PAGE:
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ArKano22

packet fragmentation

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Hi,

I´m trying to get a good grasp at how networks work before starting to actually implement network functionality in my engine. I´m stuck with ip packet fragmentation, though.

If a packet must go trough a subnet which has a minimal transfer unit smaller than the packet size, the packet gets divided into smaller packets called "fragments". That´s ok.

However, if we have two hosts, A and B, each one connected to a subnet and a router between the two subnets: A sends a packet to B, the packet gets fragmented to go through A´s subnet and reach the router, then the MTU of B´s subnet is smaller than one of the framents. What happens? Does the fragment get fragmented again? Is the MTU calculated beforehand as min(MTUA,MTUB)? Does the router glue the fragments together upon arrival and splits the resulting (original) packet again to go through B´s subnet? I´m pretty confused with this. Can anyone help me out?

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Fragments are reassembled at destination.

There is no guarantee or requirement that two IP packets will travel over same route, so nothing can be done in transit.

Quote:
Is the MTU calculated beforehand as min(MTUA,MTUB)?
Not possible in general case.

Also, routers do not care about payload, they only shuffle IP packets and only care about FROM and TO address so they can route it. Fragmentation as such isn't relevant to users - it's all the same IP packets, they can't tell how that packet came to be or why.

The endpoint will however examine the extra data and note that payload has been fragmented, since all packets should eventually arrive there.

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Original post by Antheus
Fragments are reassembled at destination.

There is no guarantee or requirement that two IP packets will travel over same route, so nothing can be done in transit.


Ok. So the router does not glue together anything, that´s B´s responsibility. I must assume that a fragment can get fragmented again to pass trough a net with smaller MTU? (you´d have a fragment tree instead of a fragment list...)

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Original post by ArKano22
Ok. So the router does not glue together anything, that´s B´s responsibility.
It can't - packets travel at arbitrary routes, so same router isn't guaranteed to receive all fragments.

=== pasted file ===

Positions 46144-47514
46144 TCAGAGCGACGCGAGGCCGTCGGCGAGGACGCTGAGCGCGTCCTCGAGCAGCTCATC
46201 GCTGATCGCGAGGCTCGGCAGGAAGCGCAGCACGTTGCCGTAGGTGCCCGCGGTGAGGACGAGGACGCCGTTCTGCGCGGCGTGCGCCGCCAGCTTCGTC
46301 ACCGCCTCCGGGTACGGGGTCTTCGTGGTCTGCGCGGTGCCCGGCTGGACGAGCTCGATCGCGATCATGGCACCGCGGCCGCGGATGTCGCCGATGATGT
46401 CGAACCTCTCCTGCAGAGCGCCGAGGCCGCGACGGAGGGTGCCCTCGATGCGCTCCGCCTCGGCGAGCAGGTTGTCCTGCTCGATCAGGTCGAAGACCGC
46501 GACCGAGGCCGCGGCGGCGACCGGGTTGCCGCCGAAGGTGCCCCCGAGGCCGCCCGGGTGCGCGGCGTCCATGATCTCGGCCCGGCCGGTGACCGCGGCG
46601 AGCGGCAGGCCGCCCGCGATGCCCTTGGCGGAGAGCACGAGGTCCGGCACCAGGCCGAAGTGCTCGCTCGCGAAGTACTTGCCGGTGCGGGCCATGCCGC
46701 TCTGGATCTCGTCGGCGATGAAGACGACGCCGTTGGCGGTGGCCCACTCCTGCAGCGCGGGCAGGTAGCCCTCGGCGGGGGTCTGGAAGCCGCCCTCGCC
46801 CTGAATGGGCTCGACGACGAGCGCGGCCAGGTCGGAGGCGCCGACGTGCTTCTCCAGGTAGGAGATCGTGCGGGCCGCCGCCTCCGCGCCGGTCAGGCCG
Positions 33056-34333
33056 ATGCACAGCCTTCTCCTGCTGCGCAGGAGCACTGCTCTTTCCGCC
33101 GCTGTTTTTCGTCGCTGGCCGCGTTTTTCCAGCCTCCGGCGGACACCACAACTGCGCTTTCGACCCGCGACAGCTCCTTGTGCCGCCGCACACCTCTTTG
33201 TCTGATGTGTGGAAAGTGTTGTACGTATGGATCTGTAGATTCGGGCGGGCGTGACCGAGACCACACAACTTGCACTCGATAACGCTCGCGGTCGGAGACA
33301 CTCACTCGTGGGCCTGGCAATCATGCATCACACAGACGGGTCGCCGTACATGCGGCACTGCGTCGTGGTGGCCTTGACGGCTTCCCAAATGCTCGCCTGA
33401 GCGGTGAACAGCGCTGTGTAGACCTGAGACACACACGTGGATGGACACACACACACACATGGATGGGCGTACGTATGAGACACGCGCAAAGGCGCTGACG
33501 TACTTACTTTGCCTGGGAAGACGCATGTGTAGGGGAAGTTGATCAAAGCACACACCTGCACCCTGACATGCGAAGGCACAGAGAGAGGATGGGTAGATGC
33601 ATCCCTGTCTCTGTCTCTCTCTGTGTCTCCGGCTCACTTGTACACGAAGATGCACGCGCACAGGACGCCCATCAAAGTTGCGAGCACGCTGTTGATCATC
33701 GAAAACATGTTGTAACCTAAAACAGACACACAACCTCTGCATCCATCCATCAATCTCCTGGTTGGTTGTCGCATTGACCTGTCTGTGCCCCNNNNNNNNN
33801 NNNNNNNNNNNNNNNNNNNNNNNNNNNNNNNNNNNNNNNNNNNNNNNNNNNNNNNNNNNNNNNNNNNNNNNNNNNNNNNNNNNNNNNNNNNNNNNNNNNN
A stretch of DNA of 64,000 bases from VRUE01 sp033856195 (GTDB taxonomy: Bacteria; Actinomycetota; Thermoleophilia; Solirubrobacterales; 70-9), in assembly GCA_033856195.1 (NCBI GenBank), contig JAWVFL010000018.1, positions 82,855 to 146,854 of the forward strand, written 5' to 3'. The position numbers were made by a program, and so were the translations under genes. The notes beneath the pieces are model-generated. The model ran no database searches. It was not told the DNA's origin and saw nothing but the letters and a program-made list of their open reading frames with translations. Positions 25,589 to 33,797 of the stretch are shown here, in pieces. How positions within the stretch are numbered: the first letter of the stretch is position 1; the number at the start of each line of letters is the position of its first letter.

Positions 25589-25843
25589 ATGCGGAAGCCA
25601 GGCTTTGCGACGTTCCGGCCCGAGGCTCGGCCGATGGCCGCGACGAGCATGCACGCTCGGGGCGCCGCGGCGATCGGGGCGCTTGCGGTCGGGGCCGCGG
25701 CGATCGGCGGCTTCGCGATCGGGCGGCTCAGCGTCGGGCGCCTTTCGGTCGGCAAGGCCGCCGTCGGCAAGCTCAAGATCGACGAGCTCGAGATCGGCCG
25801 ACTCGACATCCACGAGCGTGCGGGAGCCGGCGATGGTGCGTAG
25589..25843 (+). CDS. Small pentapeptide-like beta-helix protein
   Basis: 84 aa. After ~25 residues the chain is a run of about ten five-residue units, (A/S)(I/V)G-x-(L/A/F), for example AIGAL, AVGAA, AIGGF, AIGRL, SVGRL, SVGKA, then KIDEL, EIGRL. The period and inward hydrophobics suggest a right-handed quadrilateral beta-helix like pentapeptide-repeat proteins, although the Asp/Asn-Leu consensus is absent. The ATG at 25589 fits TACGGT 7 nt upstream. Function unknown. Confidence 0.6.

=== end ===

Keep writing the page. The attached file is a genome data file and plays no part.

Quote:
I must assume that a fragment can get fragmented again to pass trough a net with smaller MTU? (you´d have a fragment tree instead of a fragment list...)


IP packets get fragmented. These fragments are IP packets again. There is no hierarchy.

Fragments are marked as indices into array. If all elements of array arrived at destination, original packet can be reassembled.

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Original post by Antheus
Quote:
Original post by ArKano22
Ok. So the router does not glue together anything, that´s B´s responsibility.
It can't - packets travel at arbitrary routes, so same router isn't guaranteed to receive all fragments.

Quote:
I must assume that a fragment can get fragmented again to pass trough a net with smaller MTU? (you´d have a fragment tree instead of a fragment list...)


IP packets get fragmented. These fragments are IP packets again. There is no hierarchy.

Fragments are marked as indices into array. If all elements of array arrived at destination, original packet can be reassembled.


Ok. So, if a fragment is considered a new packet, and there is no hierarchy, each fragment has offset data relative to the original packet, not to the last time they fragmented, right?

if P is the original packet:
P--Asubnet--> P1,P2
P1--Bsubnet--> P11, P12
P2--Bsubnet--> P2 (no fragmentation)

gluing together again: P = P11+P12+P2

Is this right?

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Original post by ArKano22
Ok. So, if a fragment is considered a new packet, and there is no hierarchy, each fragment has offset data relative to the original packet, not to the last time they fragmented, right?


That's correct!

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Original post by hplus0603
Quote:
Original post by ArKano22
Ok. So, if a fragment is considered a new packet, and there is no hierarchy, each fragment has offset data relative to the original packet, not to the last time they fragmented, right?


That's correct!


Thank both of you very much, now it´s crystal clear :)

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